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Coronavirus Becoming a Pandemic? New Outbreaks Outside China Spark Growing Fears

02-24-2020
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Microscopic view of the COVID-19 coronavirus from China
Microscopic view of the COVID-19 coronavirus from China

The deadly coronavirus appears to be spreading beyond China at an alarming rate. Japan already had an outbreak. Now there are escalating outbreaks in Italy, Iran, and South Korea where the president is calling for "unprecedented" steps to stop it. The question is: can the virus be stopped?

Japan has 840 cases and four deaths. South Korea has at least 833 cases and seven deaths. In Iran, one lawmaker says far more people are dying there than the government has revealed. He says at least 50 people have died from COVID-19 in the Iranian city of Qom this month alone. In Italy,  219 people are known to be infected and five have died.  

The latest figures indicate 79,000 people have been infected globally, with more than 2,600 people dying from the virus, mostly in China. 

A new report detailing the first 72,000 COVID-19 cases reveals some surprises.

Infectious disease specialists like Cleveland Clinic's Dr. Frank Esper are analyzing the report, and he told CBN News the virus spreads through droplets. 

"We think that most times people are being infected when they are coughed nearby in a 6-foot radius or so, or sneezed in a 6-foot radius. It aerosolizes in that small area for a very brief amount of time. It is not like SARS. SARS was airborne. Measles is airborne. That's where the virus can lay around in the room for two hours waiting for someone to inhale it. This coronavirus is not like that. It is mostly you have to be in the same room in the same close proximity of another individual to be infected," Esper explained.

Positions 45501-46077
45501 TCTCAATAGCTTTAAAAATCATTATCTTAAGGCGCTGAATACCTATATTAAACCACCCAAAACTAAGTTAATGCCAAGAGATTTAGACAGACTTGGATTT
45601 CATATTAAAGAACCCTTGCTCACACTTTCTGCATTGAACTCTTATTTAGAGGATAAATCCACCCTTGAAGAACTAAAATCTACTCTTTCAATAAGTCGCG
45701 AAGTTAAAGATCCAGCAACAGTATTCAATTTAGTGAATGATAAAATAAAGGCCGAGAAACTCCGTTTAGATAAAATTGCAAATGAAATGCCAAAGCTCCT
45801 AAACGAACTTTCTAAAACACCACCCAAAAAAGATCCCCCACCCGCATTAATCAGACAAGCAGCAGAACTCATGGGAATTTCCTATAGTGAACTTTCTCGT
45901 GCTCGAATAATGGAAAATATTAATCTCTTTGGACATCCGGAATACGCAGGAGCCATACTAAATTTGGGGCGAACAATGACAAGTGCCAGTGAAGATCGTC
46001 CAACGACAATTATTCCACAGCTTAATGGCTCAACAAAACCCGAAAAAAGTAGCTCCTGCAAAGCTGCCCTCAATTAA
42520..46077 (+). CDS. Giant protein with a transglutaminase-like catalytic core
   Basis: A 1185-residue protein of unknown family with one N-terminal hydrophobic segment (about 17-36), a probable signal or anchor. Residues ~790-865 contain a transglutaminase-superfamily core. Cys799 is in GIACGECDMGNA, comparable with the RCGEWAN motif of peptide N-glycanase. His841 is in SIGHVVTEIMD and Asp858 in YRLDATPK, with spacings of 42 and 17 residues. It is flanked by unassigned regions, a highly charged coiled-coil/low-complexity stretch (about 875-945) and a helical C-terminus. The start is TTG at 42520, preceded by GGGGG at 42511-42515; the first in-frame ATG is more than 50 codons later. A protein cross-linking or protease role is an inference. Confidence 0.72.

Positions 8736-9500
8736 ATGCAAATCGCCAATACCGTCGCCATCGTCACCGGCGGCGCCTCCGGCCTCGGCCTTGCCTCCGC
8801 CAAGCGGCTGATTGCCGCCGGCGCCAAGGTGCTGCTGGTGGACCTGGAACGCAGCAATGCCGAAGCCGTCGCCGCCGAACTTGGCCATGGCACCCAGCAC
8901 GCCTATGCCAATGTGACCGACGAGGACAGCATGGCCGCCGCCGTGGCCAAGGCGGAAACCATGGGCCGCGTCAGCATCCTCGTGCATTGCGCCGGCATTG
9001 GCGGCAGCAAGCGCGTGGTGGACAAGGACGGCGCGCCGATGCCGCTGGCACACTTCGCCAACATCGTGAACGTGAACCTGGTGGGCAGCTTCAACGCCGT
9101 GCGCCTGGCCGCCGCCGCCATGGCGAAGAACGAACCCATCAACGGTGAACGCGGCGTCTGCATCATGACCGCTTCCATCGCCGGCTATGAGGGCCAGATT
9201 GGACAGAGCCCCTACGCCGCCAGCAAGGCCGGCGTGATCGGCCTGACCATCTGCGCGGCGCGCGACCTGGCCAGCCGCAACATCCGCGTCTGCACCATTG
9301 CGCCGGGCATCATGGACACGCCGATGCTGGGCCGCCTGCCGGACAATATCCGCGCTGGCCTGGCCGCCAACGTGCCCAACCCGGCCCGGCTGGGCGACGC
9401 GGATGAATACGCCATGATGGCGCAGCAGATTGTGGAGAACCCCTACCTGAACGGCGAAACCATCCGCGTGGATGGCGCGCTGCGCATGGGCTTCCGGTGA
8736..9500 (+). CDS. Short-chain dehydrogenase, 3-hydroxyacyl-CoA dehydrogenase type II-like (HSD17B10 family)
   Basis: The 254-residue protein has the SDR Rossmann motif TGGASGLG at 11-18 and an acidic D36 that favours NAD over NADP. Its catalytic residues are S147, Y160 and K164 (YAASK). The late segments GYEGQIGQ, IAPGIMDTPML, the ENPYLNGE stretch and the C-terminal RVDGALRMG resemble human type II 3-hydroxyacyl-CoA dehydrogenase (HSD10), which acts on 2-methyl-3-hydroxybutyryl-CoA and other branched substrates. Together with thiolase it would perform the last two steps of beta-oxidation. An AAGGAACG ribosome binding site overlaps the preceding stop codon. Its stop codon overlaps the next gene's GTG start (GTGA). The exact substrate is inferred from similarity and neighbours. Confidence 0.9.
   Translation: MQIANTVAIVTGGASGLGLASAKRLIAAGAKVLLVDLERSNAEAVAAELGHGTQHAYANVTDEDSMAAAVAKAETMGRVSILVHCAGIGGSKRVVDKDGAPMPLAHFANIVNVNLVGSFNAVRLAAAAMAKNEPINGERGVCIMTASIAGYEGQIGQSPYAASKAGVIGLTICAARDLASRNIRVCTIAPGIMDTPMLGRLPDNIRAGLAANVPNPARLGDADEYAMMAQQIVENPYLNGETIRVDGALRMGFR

Eastern Virginia Medical School infectious disease expert Dr. Edward Oldfield says new information about people who carry the virus reveals why it may be more difficult to control. "Now we're finding significant amounts of virus in nasal passages and oropharynx even in people who have no symptoms," he said.

That includes people who've already recovered from it.  

The good news? A vaccine and treatments are on the horizon, possibly within months, fast-tracked because of COVID-19's similarity to SARS – a deadly coronavirus from 17 years ago.

Dr. Oldfield said, "A protease inhibitor Kaletra had activity against SARS. They've already started a study in Wuhan. There's another experimental drug called Remdesivir and they've also started a study with that."

Experts say to expect more deadly coronaviruses unless China deals with crowded, unsanitary markets where wild animals are sold and slaughtered – the kind where both SARS and COVID-19 reportedly first transferred to humans.  

Meanwhile, doctors say right now Americans should still be more concerned with the flu.

Dr. Oldfield said, "This is probably the worst flu season in a decade. It started with influenza-B. Right at January 2020, it started dropping down. So we thought maybe it was going to be a short season. And then it came roaring back with influenza-A."

The CDC reports 16,000 flu deaths so far this season, including 105 children.

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